Naugatuck Ambulance to stay, new management in place


By Elio Gugliotti, Editor

Naugatuck Public Works employee Joe Valenti paints the Naugatuck Ambulance building with the help of fellow worker Chris Rios on Aug. 10. The borough is painting the building, which it owns, garnet and gray. The work started Aug. 10, the same day that there was a leadership change at Naugatuck Ambulance. -ELIO GUGLIOTTI

NAUGATUCK — Naugatuck Ambulance Inc. will remain the emergency medical service provider in the borough, but under new management.

Naugatuck Ambulance President Larry Santoro and board of director members Susan Griffin and John Baldelli resigned Aug. 10 during a meeting at the Naugatuck Event Center, but not before appointing new board members.

The new board consists of mostly borough officials. Deputy Fire Chief Ken Hanks was appointed president. The remainder of the board consists of Burgess Francis Dambowsky, who is also the borough’s emergency management director, Deputy Police Chief C. Colin McAllister, Burgess Rocky Vitale and Robert Retallick, executive director of the Northwest Connecticut Public Safety Communication Center, which handles 911 dispatching for area towns.

After the resignations, the new board appointed Jeremy Rodorigo, director of business development at Waterbury Hospital, as the interim CEO of Naugatuck Ambulance. The board named Hanks deputy CEO.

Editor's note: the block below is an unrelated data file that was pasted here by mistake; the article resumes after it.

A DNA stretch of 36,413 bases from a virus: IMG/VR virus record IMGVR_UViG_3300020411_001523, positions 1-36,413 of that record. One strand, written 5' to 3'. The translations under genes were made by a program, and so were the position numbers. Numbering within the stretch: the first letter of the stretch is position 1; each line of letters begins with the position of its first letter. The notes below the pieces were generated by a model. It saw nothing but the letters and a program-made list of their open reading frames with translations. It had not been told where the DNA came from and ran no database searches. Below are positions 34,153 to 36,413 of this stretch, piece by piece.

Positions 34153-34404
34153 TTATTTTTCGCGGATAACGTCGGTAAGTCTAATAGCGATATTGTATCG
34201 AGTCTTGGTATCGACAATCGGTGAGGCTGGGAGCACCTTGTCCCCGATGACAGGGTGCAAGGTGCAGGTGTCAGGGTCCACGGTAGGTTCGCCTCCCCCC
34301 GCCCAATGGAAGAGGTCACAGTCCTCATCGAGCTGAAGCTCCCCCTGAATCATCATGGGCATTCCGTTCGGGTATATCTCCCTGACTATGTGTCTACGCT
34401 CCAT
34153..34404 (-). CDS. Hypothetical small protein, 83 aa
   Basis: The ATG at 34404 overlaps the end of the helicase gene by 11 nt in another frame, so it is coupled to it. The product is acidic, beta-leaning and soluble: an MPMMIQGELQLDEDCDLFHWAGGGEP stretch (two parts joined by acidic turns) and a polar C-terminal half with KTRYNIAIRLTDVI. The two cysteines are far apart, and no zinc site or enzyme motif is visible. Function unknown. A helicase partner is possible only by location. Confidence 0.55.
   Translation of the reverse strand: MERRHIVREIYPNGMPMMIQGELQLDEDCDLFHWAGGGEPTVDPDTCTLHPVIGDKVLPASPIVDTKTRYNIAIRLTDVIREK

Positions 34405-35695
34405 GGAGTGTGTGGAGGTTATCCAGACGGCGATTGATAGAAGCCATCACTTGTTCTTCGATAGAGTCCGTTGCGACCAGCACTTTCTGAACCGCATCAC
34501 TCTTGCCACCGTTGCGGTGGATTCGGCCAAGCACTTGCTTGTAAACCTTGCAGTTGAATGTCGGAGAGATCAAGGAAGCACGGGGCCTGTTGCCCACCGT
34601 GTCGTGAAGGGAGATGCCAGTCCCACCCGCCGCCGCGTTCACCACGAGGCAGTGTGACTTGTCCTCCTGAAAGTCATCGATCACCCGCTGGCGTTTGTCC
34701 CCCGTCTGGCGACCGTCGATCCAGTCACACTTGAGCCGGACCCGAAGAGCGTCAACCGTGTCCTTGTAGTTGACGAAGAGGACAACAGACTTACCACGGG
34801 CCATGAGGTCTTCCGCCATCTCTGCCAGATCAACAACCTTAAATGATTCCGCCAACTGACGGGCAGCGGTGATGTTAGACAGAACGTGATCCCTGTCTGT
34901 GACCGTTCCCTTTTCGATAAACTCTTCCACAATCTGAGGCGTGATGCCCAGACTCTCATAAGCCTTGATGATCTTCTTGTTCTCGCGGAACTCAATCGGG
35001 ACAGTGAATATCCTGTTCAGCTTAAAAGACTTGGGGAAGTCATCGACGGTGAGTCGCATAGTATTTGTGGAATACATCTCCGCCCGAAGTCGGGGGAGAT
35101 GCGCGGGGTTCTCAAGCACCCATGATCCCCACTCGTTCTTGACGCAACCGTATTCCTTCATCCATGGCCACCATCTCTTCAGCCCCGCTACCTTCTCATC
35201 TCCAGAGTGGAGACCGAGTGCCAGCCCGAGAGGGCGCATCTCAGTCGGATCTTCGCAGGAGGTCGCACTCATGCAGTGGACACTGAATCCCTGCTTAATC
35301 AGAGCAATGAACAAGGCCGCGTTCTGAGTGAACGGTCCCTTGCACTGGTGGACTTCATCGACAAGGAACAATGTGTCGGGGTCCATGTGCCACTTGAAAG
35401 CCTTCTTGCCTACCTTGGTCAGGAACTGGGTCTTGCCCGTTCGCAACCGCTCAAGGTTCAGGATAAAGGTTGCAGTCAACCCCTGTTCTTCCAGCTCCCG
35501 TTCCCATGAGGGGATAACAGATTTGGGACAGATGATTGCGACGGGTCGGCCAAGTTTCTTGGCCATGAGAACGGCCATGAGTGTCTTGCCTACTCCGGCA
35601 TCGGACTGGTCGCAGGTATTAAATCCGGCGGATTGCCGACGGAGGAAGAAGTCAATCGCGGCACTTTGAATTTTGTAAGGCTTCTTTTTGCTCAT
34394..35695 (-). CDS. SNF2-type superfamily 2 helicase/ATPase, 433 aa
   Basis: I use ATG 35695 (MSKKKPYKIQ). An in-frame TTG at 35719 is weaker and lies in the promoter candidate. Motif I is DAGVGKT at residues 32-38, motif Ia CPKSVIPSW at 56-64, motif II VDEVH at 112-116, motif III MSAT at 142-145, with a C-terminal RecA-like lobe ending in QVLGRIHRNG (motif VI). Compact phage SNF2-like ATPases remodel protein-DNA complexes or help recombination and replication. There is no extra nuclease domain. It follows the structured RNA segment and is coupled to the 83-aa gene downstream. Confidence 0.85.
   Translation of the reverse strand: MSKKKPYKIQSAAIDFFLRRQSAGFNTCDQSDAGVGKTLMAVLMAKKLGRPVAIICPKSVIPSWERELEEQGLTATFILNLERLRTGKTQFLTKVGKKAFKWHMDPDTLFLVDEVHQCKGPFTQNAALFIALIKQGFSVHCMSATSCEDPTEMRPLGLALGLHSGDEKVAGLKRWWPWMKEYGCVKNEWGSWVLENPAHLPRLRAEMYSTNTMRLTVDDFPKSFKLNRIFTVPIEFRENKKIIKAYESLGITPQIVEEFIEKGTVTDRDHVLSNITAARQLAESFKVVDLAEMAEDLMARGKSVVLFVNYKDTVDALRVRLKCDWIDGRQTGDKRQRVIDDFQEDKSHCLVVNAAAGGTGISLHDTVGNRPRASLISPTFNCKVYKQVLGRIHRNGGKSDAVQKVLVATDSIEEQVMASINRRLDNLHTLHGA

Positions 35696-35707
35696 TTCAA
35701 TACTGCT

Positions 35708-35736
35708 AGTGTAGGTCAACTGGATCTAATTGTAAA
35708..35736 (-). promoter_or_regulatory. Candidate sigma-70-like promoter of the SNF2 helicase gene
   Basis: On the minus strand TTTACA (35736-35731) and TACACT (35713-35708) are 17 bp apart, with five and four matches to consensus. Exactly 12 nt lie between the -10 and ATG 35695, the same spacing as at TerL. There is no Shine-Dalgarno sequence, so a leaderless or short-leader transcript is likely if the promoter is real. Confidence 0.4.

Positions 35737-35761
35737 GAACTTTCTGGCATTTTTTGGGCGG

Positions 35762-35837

The leadership shake-up at Naugatuck Ambulance comes amid a controversy over the level of service provided by the private nonprofit agency.

In early July, officials from Beacon Hose Co. No. 1, Middlebury Fire Department, Oxford Ambulance Association and Seymour Ambulance Association — volunteer companies — stopped responding to non-life threatening mutual aid calls in Naugatuck, citing a significant increase in the number of requests. From Dec. 13, 2020, through June 12, 2021, Naugatuck Ambulance passed off 815 calls, nearly 35% of the total calls received, to area agencies for mutual aid.

The borough does not operate Naugatuck Ambulance, which holds the primary service area responder designation for Naugatuck. Agencies with that designation are overseen by the state Department of Public Health. The designation grants rights to the holder to provide emergency medical service in a given area.

The moves made Aug. 10 give the borough more oversight of Naugatuck Ambulance because its own officials are now on the board. The board will provide monthly reports on call volumes and stats to the borough, Rodorigo said.

Naugatuck Ambulance will remain a separate agency, but will have the financial backing of the borough now that officials have more of say in its operations.

“If there’s a shortfall, it will be supplemented by the borough of Naugatuck,” Mayor N. Warren “Pete” Hess said. “Our intention is to run it in a break even or better manner.”

Tax filings for the 2020 tax year showed Naugatuck Ambulance had $1,207,678 in total expenses and brought in $1,053,315 in revenue, for a loss of $154,363.

Hess said the changes couldn’t have happened without Santoro’s cooperation.

“We intend to provide a higher and better level of service, and we thank Larry for his efforts and for his cooperation in this transition,” Hess said.